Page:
Back to school, in a queue
The elite school’s main gate stood tall, making me feel even shorter than my 5’7” height (it was 5’8” in my decade-old matrimonial ad, but I have shrunk over the years due to marital wear and tear). There were more fellow parents ahead of me in the queue than behind, a fact that made the butterflies in my tummy even more restless. Vikramdeep Johal writeschandigarh Updated: Dec 29, 2013 01:51 IST
The elite school’s main gate stood tall, making me feel even shorter than my 5’7” height (it was 5’8” in my decade-old matrimonial ad, but I have shrunk over the years due to marital wear and tear). There were more fellow parents ahead of me in the queue than behind, a fact that made the butterflies in my tummy even more restless. In my left hand, I clutched my daughter’s LKG application form, filled painstakingly as well as painfully. I still wasn’t sure whether I had got it all right. Should I have ticked ‘Not applicable’ instead of ‘No’? Were my signatures on various pages exactly the same or did the letter ‘l’ at the end fluctuate alarmingly?
Slung across my right shoulder was a satchel containing all kinds of essentials — multiple proofs of identity/residence, my kid’s birth certificate, photos with/without date, a stapler, paper clips, gum (one for pasting, another for chewing) and above all, a Class-1 gazetted officer’s fake rubber stamp (just kidding).
Right ahead of me was a businessman, and I could figure out from his phone conversation that time was money for him. He was talking alternately to his driver and a cop who had stopped his vehicle carrying God knows what kind of ‘maal’. There was some paperwork problem, and the guy managed to do enough sweet-talk to avoid a challan, though it cost him a few hundred bucks to satisfy the cop. The matter resolved, he carefully scanned all pages of the school form to make sure there was no paperwork issue here.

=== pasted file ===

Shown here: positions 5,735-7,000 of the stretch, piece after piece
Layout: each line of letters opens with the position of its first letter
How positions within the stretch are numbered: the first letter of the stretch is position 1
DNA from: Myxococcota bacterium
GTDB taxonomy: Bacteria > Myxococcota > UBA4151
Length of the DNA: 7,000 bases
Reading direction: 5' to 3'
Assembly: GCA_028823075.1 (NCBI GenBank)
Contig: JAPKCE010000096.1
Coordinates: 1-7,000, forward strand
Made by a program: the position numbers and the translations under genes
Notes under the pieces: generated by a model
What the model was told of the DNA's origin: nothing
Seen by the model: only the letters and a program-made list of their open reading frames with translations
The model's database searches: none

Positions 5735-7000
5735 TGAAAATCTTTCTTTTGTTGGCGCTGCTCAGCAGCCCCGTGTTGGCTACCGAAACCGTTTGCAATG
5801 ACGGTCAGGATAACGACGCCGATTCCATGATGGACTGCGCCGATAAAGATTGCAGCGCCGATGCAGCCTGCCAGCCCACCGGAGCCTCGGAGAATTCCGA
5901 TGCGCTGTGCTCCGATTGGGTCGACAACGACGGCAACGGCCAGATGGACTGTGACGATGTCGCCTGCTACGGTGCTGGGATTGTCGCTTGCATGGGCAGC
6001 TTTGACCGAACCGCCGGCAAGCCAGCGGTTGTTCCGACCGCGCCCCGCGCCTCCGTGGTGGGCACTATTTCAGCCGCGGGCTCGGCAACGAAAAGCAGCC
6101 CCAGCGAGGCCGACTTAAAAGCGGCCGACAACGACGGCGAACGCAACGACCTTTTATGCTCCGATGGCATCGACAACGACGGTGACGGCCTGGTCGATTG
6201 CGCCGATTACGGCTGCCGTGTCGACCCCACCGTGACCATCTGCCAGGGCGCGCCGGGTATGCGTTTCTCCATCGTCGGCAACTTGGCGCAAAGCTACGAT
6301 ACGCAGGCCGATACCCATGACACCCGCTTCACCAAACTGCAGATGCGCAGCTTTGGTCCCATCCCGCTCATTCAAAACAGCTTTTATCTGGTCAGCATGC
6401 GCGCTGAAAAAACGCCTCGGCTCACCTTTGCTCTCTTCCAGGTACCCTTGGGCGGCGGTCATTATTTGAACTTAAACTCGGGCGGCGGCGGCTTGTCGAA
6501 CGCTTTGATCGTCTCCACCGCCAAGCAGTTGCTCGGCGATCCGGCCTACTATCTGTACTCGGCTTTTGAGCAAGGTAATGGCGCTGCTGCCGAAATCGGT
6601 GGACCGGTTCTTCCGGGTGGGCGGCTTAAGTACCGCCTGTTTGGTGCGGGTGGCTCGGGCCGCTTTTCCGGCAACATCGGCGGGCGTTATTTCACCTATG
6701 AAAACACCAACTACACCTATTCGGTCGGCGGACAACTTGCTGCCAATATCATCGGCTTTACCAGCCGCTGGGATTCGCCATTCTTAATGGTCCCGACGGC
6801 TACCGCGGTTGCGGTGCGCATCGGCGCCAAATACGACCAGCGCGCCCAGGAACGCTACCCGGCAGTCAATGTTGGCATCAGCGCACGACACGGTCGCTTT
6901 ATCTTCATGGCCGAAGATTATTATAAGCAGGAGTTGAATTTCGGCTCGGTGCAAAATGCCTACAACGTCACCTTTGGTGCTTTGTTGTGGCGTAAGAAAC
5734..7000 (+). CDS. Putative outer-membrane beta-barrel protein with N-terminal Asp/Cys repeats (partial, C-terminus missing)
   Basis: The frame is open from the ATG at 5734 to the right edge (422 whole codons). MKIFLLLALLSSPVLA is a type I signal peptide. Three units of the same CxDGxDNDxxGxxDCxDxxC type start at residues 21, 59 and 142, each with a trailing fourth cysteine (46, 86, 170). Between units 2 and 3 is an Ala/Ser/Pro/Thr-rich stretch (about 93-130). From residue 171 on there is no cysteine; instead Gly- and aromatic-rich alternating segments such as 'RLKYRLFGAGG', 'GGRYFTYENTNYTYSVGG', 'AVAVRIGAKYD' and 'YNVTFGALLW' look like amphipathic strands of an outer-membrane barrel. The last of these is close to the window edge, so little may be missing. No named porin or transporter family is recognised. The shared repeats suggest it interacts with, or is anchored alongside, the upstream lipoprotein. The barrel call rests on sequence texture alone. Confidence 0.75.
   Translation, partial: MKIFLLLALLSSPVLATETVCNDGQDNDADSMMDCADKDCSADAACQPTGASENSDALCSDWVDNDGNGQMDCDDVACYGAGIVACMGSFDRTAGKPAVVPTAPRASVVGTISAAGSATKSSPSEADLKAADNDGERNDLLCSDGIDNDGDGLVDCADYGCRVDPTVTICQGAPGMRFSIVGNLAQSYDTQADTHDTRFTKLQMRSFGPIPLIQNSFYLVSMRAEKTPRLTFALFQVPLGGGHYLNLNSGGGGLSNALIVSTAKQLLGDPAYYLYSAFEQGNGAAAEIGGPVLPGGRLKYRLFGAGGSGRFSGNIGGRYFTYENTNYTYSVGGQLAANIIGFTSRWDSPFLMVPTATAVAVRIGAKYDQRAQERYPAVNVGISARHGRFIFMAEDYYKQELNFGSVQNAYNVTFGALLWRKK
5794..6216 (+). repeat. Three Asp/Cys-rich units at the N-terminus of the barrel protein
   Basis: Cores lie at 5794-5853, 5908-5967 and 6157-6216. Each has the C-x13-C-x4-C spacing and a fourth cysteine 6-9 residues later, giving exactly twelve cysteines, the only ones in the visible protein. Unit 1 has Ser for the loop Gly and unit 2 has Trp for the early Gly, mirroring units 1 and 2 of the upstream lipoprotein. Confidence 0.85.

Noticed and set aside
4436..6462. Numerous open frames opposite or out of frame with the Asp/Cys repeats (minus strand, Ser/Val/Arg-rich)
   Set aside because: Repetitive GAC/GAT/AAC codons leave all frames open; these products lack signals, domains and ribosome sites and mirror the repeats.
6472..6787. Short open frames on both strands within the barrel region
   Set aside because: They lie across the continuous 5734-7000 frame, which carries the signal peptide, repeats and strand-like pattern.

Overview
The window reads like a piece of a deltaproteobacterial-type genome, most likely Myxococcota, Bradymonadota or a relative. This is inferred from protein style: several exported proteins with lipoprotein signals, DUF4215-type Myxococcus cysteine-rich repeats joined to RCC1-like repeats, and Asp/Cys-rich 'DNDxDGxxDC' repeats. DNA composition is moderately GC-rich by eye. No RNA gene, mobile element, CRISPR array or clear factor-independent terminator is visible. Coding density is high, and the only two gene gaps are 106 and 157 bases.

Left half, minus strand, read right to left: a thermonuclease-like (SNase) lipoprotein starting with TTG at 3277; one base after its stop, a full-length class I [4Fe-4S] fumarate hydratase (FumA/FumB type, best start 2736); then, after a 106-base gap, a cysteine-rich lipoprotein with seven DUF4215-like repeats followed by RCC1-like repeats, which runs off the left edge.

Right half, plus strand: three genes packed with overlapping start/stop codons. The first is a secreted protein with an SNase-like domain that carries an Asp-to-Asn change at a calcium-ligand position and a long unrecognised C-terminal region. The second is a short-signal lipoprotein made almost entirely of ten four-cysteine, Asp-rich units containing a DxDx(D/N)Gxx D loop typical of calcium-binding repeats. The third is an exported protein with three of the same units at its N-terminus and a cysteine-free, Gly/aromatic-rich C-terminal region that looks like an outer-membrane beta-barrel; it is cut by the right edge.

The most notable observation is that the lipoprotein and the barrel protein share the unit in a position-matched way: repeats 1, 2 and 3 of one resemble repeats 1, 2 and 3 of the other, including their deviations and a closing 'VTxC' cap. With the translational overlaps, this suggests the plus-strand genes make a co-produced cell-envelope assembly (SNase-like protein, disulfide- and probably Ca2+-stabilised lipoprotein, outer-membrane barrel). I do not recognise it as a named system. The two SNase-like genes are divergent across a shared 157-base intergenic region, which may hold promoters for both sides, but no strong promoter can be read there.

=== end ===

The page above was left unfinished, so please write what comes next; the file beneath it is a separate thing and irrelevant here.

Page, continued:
As the clock struck 3 (mercifully pm, not am), the gate opened in slow motion, but the parents went the fast way towards the application counters. It was a now-or-never situation, and I cursed myself in Punjabi for having had a heavy lunch and not having worn my sports shoes. No wonder, I slipped even further behind in the queue than I was before the ‘race’ started. The businessman was now at least 10 places ahead of me, proud of his Milkhasque speed. Down but not out, I ignored him and started daydreaming about what sort of an officer I wanted my girl to become: an IPS (like Kiran Bedi), IAS (like Durga Shakti Nagpal) or IFS (not necessarily like Devyani Khobragade). I felt jealous of my parents, who had got me admitted without undergoing the ordeal of downloading forms, printing them on ‘Legal’ paper and staying awake the whole night to fill them with trembling hands.
At long last came my turn to face the scrutiny clerk. Having seen it all before, he flipped through the five-page form with a bored look. So far, so good, I thought. Then he started going through it all over again. And stopped. So did my heartbeat. “Where is the parents’ proof of residence,” he asked. “My child’s passport as well as birth certificate clearly mention her address,” I argued. “Obviously, we stay with her, or rather, she stays with us.”
“I’m afraid it’s not all that obvious. We need attested copies of your address proof as well as your wife’s, whether you all stay together or not,” he said, sounding even more severe than the passport office clerk who had asked me to prove that I was married — even though my born-in-wedlock daughter was present on the spot.
With all my logical arguments falling on illogically deaf ears, I rushed to a nearby college, whose principal I knew, and got the documents attested. On my return to the school, everything went off peacefully. The form duly submitted, I heaved a Himalayan sigh of relief. But deep down, I knew that submission was no guarantee of admission. The latter was a distant dream, dependent apparently on the luck of the draw after all the quotas had been taken care of.